[eDebate] Re-thinking the States Counterplan

Pacedebate at aol.com Pacedebate
Sat Apr 4 19:55:34 CDT 2009

I wanted to start my responses to the various posts with two caveats:
1) I'm really speaking more about the high school community. I'm less  
concerned with college debate practice given that I see it,  particularly national 
circuit ndt competition, primarily as a game for  people who decide to do this 
instead of playing XBox or whatever. Not to say  there isn't educational value 
to debate in college but my perspective is  necessarily more focused on high 
school debate. Given the high school  environment I think we should be 
uniquely concerned with tying debate practices  to educational goals.
2) Even my high school perspective is an exclusive one focusing primarily  on 
high school students who attend summer institutes and compete on the national 
 circuit. So when I say "many high school students" those few folks willing 
to  wade through all this will know that I'm speaking about a particular group 
of  students and what practices I think will benefit them.
Now some line by line....
In a message dated 4/4/2009 1:38:21 P.M. Mountain Daylight Time,  
jbhdb8 at gmail.com writes:

Personally, I agree with most everyone on the "State CP = death of  poverty 
topic" tip......not hard to agree with this...I do have a few  questions for 
the extremely far right "don't teach the State CP" version of  this:
First, doesn't this kind of sellout many of our deepest held beliefs  about 
letting the best argument win the day and let debate lead  theory?

This is why I started with the caveat about high school. 10 years of  
coaching high school debate has radically changed my beliefs about this notion.  
Summer institutes and the work done there dominate the high school scene. There  
are a number of reasons why this is the case but the primary one is the large  
number of very successful debaters that receive little to no coaching during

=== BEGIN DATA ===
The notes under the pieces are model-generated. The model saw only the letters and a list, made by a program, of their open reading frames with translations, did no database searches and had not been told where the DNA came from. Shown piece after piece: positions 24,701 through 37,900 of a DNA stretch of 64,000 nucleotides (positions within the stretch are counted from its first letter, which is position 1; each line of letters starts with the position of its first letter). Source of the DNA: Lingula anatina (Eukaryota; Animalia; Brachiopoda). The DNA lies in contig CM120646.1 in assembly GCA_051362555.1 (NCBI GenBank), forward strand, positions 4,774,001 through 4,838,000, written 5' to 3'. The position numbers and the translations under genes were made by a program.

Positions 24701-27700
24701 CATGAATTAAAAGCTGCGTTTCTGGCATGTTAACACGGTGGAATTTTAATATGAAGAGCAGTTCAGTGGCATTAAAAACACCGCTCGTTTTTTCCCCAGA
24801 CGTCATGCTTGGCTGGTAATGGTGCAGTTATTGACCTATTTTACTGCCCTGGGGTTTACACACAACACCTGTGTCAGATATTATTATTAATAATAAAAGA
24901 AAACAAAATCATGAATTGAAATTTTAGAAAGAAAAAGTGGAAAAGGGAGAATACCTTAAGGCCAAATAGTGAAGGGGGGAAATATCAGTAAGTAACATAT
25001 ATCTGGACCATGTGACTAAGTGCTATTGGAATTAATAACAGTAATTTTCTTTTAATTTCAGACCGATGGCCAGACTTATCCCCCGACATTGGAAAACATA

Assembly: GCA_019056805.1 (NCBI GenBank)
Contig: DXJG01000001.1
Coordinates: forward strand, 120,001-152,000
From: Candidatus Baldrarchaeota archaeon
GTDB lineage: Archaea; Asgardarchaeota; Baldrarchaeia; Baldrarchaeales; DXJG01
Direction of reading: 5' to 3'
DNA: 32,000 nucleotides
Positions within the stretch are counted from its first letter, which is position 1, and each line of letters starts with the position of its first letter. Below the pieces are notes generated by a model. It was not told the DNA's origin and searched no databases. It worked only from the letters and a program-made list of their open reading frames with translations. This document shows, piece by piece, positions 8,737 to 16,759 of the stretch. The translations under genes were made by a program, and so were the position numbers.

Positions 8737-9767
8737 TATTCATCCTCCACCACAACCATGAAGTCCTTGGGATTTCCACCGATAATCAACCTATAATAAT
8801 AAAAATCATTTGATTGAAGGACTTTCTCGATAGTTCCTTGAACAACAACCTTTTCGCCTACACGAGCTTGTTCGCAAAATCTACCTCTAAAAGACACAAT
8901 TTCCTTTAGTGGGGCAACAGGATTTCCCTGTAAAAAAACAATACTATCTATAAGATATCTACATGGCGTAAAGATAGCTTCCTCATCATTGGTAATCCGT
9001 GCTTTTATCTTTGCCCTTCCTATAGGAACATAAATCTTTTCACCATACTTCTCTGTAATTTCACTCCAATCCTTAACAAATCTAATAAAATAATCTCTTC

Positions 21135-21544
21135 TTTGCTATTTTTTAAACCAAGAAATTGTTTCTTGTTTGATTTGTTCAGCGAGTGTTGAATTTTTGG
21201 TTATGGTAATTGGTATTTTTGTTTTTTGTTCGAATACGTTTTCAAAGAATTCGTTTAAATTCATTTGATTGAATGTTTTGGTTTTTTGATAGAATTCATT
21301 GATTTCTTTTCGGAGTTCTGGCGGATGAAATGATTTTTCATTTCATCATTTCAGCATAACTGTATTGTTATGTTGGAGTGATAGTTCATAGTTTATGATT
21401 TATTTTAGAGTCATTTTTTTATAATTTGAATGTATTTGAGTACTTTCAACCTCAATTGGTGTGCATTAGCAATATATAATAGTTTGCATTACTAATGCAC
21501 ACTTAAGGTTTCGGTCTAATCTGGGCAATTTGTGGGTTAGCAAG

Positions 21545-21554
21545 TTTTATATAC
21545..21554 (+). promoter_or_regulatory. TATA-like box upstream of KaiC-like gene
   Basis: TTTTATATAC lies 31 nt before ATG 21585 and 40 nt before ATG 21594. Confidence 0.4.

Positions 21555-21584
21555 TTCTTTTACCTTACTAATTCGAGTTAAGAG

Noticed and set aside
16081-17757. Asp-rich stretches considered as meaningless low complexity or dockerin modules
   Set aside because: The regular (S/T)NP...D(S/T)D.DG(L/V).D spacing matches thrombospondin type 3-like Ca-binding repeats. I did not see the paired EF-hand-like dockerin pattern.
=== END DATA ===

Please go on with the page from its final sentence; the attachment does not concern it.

the  season. Very few people who haven't coached high school debate can  
understand how truly dominating the presence of camp work is during the season.  
Relative to the number of debates that take place in high school there is very  
little argument innovation. It isn't uncommon to find teams reading verbatim  
their camp aff at season ending tournaments. What they leave camp with is what  
they have. What they learn at camp is a large portion of the knowledge  they 
will use during the season.

Second, how does one get practice beating the states CP on a topic where  
people will 100% run the state CP when we don't even "introduce it" at camps  
etc.  Seems to me most of us got our hard opinions about this CP after  decades 
of debating it.....Removing it only means less well thought out  answers and 
discussion among judging pools on how best to defeat it.   

For the next few years people would run it. Just like people  still run 
Ashtar - the states cp will never totally disappear but if it isn't  taught at 
camps it will become less and less common. And, I didn't say don't  teach people 
how to beat the states cp. It's quite possible to talk about how to  defeat an 
argument without including that in a camp curriculum as a core  argument. As I 
stated, each instructor should definitely spend time talking  about their 
favorite theory argument to beat the states cp. If several camps  didn't teach it 
but did teach how to beat it this argument would be  substantially less 
common next year. 
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